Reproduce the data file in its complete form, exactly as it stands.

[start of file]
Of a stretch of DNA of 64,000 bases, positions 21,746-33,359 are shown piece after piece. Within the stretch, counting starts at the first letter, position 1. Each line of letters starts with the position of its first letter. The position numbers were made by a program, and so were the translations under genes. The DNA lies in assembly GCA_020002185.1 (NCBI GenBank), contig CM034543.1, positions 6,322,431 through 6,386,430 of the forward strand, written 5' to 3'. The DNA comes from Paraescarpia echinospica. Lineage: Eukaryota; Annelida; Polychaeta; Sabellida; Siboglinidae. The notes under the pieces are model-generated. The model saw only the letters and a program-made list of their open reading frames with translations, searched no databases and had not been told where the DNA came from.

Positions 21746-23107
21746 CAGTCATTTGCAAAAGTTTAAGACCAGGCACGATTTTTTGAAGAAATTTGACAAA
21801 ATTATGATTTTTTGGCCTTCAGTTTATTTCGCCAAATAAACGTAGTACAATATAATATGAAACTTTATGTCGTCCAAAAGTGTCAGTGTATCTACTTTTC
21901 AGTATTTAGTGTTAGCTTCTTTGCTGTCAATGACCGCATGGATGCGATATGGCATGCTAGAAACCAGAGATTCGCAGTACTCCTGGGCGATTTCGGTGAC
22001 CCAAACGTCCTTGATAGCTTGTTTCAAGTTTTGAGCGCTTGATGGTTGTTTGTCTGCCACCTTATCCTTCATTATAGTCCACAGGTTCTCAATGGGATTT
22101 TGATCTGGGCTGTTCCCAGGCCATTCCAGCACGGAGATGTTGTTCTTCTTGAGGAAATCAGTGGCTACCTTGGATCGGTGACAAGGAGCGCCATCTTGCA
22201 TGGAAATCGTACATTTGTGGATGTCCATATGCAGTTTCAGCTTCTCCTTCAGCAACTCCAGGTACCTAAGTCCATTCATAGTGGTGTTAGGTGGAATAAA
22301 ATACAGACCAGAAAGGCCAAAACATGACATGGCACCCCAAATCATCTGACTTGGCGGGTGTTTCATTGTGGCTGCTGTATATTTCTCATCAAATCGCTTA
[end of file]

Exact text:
Of a stretch of DNA of 64,000 bases, positions 21,746-33,359 are shown piece after piece. Within the stretch, counting starts at the first letter, position 1. Each line of letters starts with the position of its first letter. The position numbers were made by a program, and so were the translations under genes. The DNA lies in assembly GCA_020002185.1 (NCBI GenBank), contig CM034543.1, positions 6,322,431 through 6,386,430 of the forward strand, written 5' to 3'. The DNA comes from Paraescarpia echinospica. Lineage: Eukaryota; Annelida; Polychaeta; Sabellida; Siboglinidae. The notes under the pieces are model-generated. The model saw only the letters and a program-made list of their open reading frames with translations, searched no databases and had not been told where the DNA came from.

Positions 21746-23107
21746 CAGTCATTTGCAAAAGTTTAAGACCAGGCACGATTTTTTGAAGAAATTTGACAAA
21801 ATTATGATTTTTTGGCCTTCAGTTTATTTCGCCAAATAAACGTAGTACAATATAATATGAAACTTTATGTCGTCCAAAAGTGTCAGTGTATCTACTTTTC
21901 AGTATTTAGTGTTAGCTTCTTTGCTGTCAATGACCGCATGGATGCGATATGGCATGCTAGAAACCAGAGATTCGCAGTACTCCTGGGCGATTTCGGTGAC
22001 CCAAACGTCCTTGATAGCTTGTTTCAAGTTTTGAGCGCTTGATGGTTGTTTGTCTGCCACCTTATCCTTCATTATAGTCCACAGGTTCTCAATGGGATTT
22101 TGATCTGGGCTGTTCCCAGGCCATTCCAGCACGGAGATGTTGTTCTTCTTGAGGAAATCAGTGGCTACCTTGGATCGGTGACAAGGAGCGCCATCTTGCA
22201 TGGAAATCGTACATTTGTGGATGTCCATATGCAGTTTCAGCTTCTCCTTCAGCAACTCCAGGTACCTAAGTCCATTCATAGTGGTGTTAGGTGGAATAAA
22301 ATACAGACCAGAAAGGCCAAAACATGACATGGCACCCCAAATCATCTGACTTGGCGGGTGTTTCATTGTGGCTGCTGTATATTTCTCATCAAATCGCTTA